A new awareness of how Jesus reveals the Father will make us also sensitive to imperfections in the way we perceive the Blessed Trinity. In spite of always repeating the truth that Father,Son and Spirit are one God, we do often in our imagination separate them into a number of Gods.(10) One of the reasons of this is once more the use of the misleading term "person''. For by saying that there are three "Persons" in God we cannot help attribute to each of them a separate ability to think, decide and act. But everything that belongs to God's nature - and this includes knowing, willing, loving, acting, and so on - is one and not three. Also, we may forget that we know about this "threeness" of God only through the different ways in which he communicated himself to us. We know him as Father in his sovereignty, as Word in his self-communication in history and as Holy Spirit in his self-communication to us in our deepest self (more about the Spirit in chapter thirteen). But why should such external manifestations reflect Absolute and Eternal constituents of God?
We affirm something very important when we say that the Son is God; namely, that in Jesus we meet God himself. not some created intermediary being. When we profess that the Spirit is God, we assert that, likewise' in our religious experience God himself communicates with us, not a derivation from God. Our conceptualizing of "processions" in God or "relationships" that produce the three "Persons", carries in it the danger of creating a mental image that distorts the most basic truth: that God is One and revealed himself as the One God.
Here again, a return to a Johannine way of speaking may liberate us from unwanted connotations. The prince of orthodoxy, Karl Rahner, put it so well:
"One can respect the official language of the Church concerning the classical doctrine of the Trinity and yet hold, at the same time, that to speak of "three Persons", and even of Trinity (a term absent from the New Testament!), is not absolutely necessary in order to state what Christianity really intends by this doctrine.
In religious language one could safely speak of the Father who himself is ineffably near to us in history in his Word and within us in his Spirit. One could profess that this Word and Spirit, much as they have to be distinguished from the Father and from one another and must not be allowed to become a dead sameness, yet are God himself.... With this profession one would remain nearer to New Testament usage and yet state expressly the substance of the Christian dogma of the Trinity.(11)
For reflection. God's Word dwelling with us.
In Exodus 33 - 34 we read how God stayed with his people by his Presence in the Tent of Meeting. Moses spoke to God face to face and communicated God's will to the people. By revealing himself to us in Jesus God came even closer. He pitched his tent among us and gave us much more than Moses could give. For he shared with us the fullness of God (read 1,14-18)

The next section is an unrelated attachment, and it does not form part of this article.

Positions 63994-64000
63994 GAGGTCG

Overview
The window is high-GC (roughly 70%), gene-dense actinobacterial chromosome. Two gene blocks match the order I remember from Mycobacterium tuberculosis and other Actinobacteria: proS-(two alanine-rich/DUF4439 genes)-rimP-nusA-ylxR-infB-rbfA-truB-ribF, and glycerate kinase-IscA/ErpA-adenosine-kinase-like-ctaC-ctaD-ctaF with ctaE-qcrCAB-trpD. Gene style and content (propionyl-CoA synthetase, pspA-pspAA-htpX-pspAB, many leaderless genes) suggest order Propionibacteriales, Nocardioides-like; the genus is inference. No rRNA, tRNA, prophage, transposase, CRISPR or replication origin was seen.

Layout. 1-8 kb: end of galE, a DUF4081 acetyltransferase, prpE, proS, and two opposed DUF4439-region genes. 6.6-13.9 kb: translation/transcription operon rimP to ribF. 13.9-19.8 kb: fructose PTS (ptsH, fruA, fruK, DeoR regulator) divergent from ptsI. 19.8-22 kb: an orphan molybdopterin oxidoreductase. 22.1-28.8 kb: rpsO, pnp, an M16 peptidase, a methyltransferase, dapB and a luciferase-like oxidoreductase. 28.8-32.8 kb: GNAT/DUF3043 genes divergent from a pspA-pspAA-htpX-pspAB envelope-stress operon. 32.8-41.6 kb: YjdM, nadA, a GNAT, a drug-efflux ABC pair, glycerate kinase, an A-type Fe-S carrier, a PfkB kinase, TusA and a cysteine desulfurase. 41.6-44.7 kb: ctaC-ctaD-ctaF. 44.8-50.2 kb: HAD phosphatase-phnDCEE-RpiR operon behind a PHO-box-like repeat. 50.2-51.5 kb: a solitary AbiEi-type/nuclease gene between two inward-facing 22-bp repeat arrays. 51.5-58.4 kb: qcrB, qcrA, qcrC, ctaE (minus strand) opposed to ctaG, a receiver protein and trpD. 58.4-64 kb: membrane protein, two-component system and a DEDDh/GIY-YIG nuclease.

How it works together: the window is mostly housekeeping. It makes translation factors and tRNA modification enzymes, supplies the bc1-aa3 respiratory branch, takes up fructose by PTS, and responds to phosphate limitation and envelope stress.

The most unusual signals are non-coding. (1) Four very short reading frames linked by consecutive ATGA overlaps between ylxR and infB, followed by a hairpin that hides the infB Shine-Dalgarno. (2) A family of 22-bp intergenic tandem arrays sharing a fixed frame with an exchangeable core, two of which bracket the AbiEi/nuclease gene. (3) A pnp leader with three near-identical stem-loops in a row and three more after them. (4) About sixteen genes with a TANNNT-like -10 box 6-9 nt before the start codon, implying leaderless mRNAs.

Christian faith professes both Jesus' humanity and divinity. Can I affirm both with equal clarity and conviction? If not, what is the reason of the imbalance?
Do I find traces in myself of an inadequate image of Jesus' divinity? How did I acquire this image? Can I correct it consciously now?
If anyone asks me what is specific in Christian belief, can I confidently and clearly explain the centrality of Jesus in God's self-revelation?
Jesus stated, "Who sees me sees the Father". Does this have practical implications for my spiritual life? How does it affect my prayer and the way I receive the sacraments?
1. A. C. SUNDBERG maintains there are two Christologies in John: the subordinate agent of God and the Son equal to the Father; "Christology in the Fourth Gospel", Biblical Research 21 (1976) 29-37. Whether they are distinct in origin or not? connecting these two images lies at the heart of understanding Christ.
2. J. JEREMIAS, Abba. Studien zur neutestamentlichen Theologie und Zeitgeschichte, Gottingen 1966, pp.47-54.
3. R. SCHNACKENBURG, TheGospel according to St John (note 24) vol. II Excursus "The Son," pp.172-186
4. Not "only begotten", but "unique". I. J. DU PLESSIS, "Christ as the 'Only Begotten'," Neotestamentica 2 (1968) 22-31; R. L. ROBERTS, "The Rendering 'Only Begotten in John 3:16", Restoration Quarterly 16 (1973) 2-22.
5. He "narrates" about the Father. J. P. LOUW, "Narrator of the Father - EXEGEISTHAI and related terms in Johannine Christology", Neotestamenti 2 (1968) 32-40.
6. I. DE LA POTTERIE favours an almost exclusively Old Testament derivation; cf. Prov 23,23; Sir 4,28; Wis 6,22; etc. "La verita in S. Giovanni"? Rivista Biblica 11 (1963) 3-24; La verite dans St Jean, Biblical Institute, Rome 1977. I find C. H. DODD'S arguments for a Hellenistic interpretation more convincing; Interpretation (note 35), pp.133-143.
7. The image is derived from Ex 33 - 34. A. T. HANSON, "John i,14-18 and Exodus XXXIV", New Testament Studies 23 (1976) 90-101; R. F. COLLINS, "'He Came to Dwell Among Us' (Jn 1:14)", Melita Theologica 28 (1976) 44-59; H. MOWVLEY, "John 1:14-18 in the light of Exodus 33:7 - 34:35", Expository Times 95 (1984) 135-137.
8. Even the term "Word" does not so much indicate an eternal Logos, as a revealer, i.e. Jesus incarnate. G. NEYRAND, "Le sense de 'logos' dans le prologue de Jean", Nouvelle Revue de Theologie 106 (1984) 59-71.
9. A good introduction on how modern theology tries to cope with this challenge is given by J. A. T, ROBINSON (The Human Face of God, SCM, London 1972), even if his conclusions need to be treated with caution.
10. This is also the way outsiders, such as Jews and Muslims, cannot help interpreting the doctrine. L. A. GRADY, "Martin Buber and the Gospel of St. John", Thought 53 (1978) 283-291.
11. K. RAHNER, "God's Oneness and Trinity", extract from Schriften zur Theologie, vol. XIII, pp.129-147; Vidyajyoti 46 (1982) 366-379. See also S. ANAND, "The Trinity as God in History", Vidyajyoti 48 (1984) 166-177.